New era for Krabloonik?
Krabloonik Restaurant & Dog Sledding operation will open this season under new ownership, thanks to conditional approval of a lease transfer by the Snowmass Village Town Council.
The town leases land to the kennel, and directors of operations Danny and Gina Phillips were waiting on a decision from the council so they could move forward with purchasing the business from owner and founder Dan MacEachen. While the council will still more thoroughly examine the transfer of ownership after the new year, it conditionally approved reassigning the lease so that the Phillipses could open Krabloonik in time for the busy holiday season.
“I think if the council wants to keep Krabloonik as a viable business and an amenity, action needs to be taken in the best possible way for Danny and Gina as the new operators to be successful,” said Town Attorney John Dresser, who worked with the Phillipses and attorney David Myler, representing Krabloonik Inc., on a solution for the change in ownership.
Town Council members have said before that they want to evaluate the couple’s qualifications and have open, public discussions about the future of Krabloonik, which over the years has come under fire regarding the treatment of its approximately 250 sled dogs. Most of the blame is on MacEachen, who last year was charged with eight counts of misdemeanor animal cruelty after former employees began coming forward with allegations of abuse and neglect. MacEachen will stand trial in May.
Voices for the Krabloonik Dogs, a group that advocates for better care of the animals, is “cautiously optimistic” about the new lessees, Dresser said. The group’s primary concern is that the agreement could fall through and MacEachen would be back in control, members Bill Fabrocini and Leigh Vogel told the Snowmass Sun recently.
The town is attempting to address that concern. Dresser suggested that in the council’s final approval, it should require that the dogs be turned over to a receiver if the Phillipses default on the note for any reason.
The Phillipses, as managers of the business, have already enacted some changes such as starting a spay and neuter program sponsored by the nonprofit Friends of the Aspen Animal Shelter and a more organized adoption program.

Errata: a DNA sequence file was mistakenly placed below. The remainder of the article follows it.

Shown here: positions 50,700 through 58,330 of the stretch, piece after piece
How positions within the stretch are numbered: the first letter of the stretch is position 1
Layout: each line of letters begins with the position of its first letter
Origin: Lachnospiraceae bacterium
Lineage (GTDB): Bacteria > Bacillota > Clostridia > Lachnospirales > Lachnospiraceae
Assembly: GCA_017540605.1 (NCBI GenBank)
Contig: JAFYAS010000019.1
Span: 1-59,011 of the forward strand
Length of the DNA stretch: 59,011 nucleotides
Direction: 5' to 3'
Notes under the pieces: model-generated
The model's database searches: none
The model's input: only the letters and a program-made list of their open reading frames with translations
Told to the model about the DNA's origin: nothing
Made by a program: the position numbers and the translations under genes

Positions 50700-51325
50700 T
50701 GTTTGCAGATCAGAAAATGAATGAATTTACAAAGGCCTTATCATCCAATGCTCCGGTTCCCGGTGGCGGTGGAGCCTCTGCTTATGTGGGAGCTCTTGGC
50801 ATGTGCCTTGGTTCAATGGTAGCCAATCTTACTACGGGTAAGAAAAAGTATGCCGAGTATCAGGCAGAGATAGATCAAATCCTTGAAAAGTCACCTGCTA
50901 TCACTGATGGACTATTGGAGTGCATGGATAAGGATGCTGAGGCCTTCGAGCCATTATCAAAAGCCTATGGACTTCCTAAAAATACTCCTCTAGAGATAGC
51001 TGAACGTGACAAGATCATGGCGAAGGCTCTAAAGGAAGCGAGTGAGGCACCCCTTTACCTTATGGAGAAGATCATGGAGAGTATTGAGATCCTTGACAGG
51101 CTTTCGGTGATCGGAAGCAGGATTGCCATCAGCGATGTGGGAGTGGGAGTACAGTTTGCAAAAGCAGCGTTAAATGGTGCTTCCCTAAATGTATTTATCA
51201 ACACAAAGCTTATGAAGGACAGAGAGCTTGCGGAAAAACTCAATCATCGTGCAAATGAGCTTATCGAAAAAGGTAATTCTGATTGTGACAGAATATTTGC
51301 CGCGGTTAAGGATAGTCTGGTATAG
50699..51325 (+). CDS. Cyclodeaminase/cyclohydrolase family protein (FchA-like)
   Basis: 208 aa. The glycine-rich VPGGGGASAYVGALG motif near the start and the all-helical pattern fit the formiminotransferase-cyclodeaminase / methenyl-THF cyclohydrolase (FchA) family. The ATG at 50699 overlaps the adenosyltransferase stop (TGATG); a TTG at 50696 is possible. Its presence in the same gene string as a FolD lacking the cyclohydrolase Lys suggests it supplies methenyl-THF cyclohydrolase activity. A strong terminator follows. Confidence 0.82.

If the council were to approve the conditional transfer and the Phillipses do a good job, “hopefully … we will be ready for a new era of Krabloonik,” Dresser said.
The Phillipses need to be in control of Krabloonik this winter so they can “prove themselves to the community,” Myler said.
“I really do believe that we’re on the cusp of a transition away from a troubled past and toward a very bright future for what is truly a unique resort amenity that we need to preserve as best we can,” Myler said.
The elected officials voted unanimously for the interim transfer of the lease.
“There is some risk here for the town, and yet when I think about it, the benefit of keeping Krabloonik operating and getting you guys in that position of owners, to me, outweighs the risk of what might happen to the town,” said Councilman Bob Sirkus.
Bland Nesbit, of Aspen, an outspoken critic of Krabloonik and MacEachen for many years, spoke on the Phillipses’ behalf at the meeting.
“I think Danny and Gina are wonderful, and I’ve been a big critic of Krabloonik for a long time, and they’ve made amazing changes and I know they want to keep making changes,” Nesbit said.
Nearly three years after Aspen City Council cleared the founder of Jazz Aspen Snowmass to launch a jazz performance and education center downtown, Jim Horowitz said he expects the project will get rolling before the year is over.
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